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Study suggests injection of gene-corrected skin cells to be a safe and promising approach for RDEB

New scientific publication with EB House contribution

A recent international phase I study has confirmed the safety and potential efficacy of an ex vivo gene therapy being tested for the first time in RDEB patients. The results were published in the scientific journal JCI insight.
The severe forms of RDEB are caused by mutations in the collagen 7 gene, leading to lack of the collagen 7 protein. As a result, no anchoring fibrils can be formed, which serve to maintain cohesion of the skin layers. Their absence leads to severe blistering in RDEB skin.

Despite worldwide research efforts, there is still no efficient and causal treatment for RDEB patients. Currently, the most promising approach is an ex vivo gene therapy, where skin cells are taken from patients in order to correct them by introducing a healthy copy of the collagen 7 gene using a viral vector (= modified virus particles, that can not infect the body). The corrected cells are then brought back into the skin where they ensure the production of anchoring fibrils to attach the skin layers.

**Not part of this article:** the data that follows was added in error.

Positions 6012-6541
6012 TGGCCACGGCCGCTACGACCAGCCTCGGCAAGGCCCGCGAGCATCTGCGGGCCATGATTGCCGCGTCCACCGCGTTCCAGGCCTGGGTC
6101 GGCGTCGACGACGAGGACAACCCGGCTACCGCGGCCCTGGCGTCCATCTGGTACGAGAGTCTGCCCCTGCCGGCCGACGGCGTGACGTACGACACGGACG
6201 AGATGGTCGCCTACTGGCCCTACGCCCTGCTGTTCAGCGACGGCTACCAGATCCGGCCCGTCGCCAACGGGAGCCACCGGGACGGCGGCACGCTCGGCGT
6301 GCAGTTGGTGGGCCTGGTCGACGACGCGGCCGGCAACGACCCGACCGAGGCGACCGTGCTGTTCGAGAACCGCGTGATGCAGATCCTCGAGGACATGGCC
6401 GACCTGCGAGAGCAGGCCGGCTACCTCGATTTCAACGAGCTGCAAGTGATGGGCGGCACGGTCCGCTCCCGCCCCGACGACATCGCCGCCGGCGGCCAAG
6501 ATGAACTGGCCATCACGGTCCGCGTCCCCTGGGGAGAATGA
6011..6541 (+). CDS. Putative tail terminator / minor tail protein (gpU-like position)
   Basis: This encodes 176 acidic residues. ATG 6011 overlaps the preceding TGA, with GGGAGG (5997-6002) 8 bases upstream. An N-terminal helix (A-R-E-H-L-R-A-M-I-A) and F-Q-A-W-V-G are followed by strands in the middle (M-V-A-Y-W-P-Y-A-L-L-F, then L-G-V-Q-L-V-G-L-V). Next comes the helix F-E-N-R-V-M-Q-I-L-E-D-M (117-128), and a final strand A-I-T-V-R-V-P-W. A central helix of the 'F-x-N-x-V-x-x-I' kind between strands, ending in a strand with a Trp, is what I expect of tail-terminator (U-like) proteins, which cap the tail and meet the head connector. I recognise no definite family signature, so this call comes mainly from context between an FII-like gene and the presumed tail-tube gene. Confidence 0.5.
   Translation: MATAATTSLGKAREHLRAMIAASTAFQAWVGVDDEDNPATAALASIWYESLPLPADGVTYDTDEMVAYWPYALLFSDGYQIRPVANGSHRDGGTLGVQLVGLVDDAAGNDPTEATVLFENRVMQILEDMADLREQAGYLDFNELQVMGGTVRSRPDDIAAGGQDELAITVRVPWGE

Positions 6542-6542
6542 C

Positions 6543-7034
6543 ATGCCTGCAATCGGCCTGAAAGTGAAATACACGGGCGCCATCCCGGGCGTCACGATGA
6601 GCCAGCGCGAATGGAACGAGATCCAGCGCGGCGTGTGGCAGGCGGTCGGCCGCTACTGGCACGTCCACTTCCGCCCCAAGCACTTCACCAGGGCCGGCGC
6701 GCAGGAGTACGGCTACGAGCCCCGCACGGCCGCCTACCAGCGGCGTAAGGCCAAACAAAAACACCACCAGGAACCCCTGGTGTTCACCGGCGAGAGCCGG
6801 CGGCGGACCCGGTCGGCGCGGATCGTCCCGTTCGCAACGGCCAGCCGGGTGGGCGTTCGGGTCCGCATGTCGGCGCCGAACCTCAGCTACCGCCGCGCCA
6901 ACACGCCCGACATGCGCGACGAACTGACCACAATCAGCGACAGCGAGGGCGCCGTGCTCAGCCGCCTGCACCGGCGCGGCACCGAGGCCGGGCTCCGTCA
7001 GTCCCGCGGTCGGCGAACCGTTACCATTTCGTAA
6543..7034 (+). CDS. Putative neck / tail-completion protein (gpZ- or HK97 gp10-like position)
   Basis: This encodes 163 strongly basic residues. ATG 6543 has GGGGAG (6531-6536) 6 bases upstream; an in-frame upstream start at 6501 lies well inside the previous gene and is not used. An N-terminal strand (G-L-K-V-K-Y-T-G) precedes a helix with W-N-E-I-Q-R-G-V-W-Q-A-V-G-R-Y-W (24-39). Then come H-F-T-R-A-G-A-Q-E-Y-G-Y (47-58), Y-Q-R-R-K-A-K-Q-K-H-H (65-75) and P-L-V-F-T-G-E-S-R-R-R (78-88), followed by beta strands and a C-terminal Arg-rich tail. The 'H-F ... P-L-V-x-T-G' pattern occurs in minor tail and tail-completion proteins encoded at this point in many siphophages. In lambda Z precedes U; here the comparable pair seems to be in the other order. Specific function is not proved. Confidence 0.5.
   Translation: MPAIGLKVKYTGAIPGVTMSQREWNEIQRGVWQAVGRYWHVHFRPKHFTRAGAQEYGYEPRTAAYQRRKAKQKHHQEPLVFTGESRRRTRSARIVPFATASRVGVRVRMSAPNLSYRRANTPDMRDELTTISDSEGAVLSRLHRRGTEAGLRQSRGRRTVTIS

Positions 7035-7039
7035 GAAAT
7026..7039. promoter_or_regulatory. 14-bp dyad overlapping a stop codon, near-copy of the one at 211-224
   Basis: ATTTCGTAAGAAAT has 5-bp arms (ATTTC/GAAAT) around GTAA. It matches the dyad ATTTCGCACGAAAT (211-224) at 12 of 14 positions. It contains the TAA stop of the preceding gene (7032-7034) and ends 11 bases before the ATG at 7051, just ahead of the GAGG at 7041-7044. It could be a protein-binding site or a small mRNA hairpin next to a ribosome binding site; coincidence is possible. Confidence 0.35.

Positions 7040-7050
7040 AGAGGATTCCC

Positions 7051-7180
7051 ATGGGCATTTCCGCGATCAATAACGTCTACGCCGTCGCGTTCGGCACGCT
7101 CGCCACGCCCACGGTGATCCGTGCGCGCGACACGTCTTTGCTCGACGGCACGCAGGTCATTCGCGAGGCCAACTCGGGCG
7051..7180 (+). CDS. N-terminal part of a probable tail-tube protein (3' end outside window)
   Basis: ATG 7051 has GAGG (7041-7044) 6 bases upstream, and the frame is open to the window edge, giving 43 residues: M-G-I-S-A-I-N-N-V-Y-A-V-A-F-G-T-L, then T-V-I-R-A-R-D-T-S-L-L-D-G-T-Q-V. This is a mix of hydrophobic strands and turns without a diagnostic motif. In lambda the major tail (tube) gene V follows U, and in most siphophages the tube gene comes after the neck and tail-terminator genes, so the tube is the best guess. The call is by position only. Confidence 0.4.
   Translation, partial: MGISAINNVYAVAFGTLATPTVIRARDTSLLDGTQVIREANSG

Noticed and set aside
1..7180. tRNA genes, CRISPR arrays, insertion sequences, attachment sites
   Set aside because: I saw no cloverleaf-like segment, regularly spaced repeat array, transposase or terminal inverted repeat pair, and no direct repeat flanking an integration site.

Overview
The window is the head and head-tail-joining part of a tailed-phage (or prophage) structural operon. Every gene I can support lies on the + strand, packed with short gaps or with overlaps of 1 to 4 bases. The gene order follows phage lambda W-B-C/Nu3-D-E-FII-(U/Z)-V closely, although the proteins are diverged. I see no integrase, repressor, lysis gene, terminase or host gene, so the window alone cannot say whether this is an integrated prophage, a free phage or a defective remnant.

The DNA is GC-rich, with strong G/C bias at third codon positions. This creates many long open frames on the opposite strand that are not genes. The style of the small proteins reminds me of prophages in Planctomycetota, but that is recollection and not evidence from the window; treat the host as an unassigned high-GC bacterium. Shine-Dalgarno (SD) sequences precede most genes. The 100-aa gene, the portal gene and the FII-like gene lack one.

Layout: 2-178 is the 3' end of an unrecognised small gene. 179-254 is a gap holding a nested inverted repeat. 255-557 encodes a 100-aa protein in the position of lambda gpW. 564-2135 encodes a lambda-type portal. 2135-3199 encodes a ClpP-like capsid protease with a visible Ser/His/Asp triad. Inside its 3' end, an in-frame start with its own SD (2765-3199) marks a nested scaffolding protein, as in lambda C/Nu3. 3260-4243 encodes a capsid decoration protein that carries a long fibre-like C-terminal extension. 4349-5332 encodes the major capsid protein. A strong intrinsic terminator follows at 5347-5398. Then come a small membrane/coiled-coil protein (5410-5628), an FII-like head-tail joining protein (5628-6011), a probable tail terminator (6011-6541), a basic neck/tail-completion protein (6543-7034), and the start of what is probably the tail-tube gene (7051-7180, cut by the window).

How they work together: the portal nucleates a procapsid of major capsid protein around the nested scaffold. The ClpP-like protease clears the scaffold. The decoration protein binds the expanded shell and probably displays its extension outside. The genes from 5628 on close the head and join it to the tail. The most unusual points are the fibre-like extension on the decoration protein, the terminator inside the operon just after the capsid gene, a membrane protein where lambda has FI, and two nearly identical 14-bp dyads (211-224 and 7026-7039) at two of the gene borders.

In this study, the safety of an ex vivo gene therapy was investigated in 4 adult RDEB patients, using a particularly safe viral vector to correct the patients’ own subcutaneous cells (fibroblasts). Fibroblasts were confirmed to produce a healthy collagen 7 protein prior to retransfer into the patients’ skin. Each subject received 3 intradermal injections of 1 million corrected fibroblasts each and were then followed up for a period of 12 months to assess the safety and also the efficacy of the approach.

None of the patients experienced serious adverse events due to the treatment. Furthermore, no autoimmune reaction against the newly introduced healthy collagen 7 protein was observed, thus confirming the safety of this therapy.
In terms of efficacy, in two out of four subjects, a significant increase in the amount of collagen 7 was observed in the injected skin compared to untreated skin, lasting up to 12 months.

These results have laid the ground for subsequent studies to further explore the efficacy of this first-in RDEB patients applied therapy.

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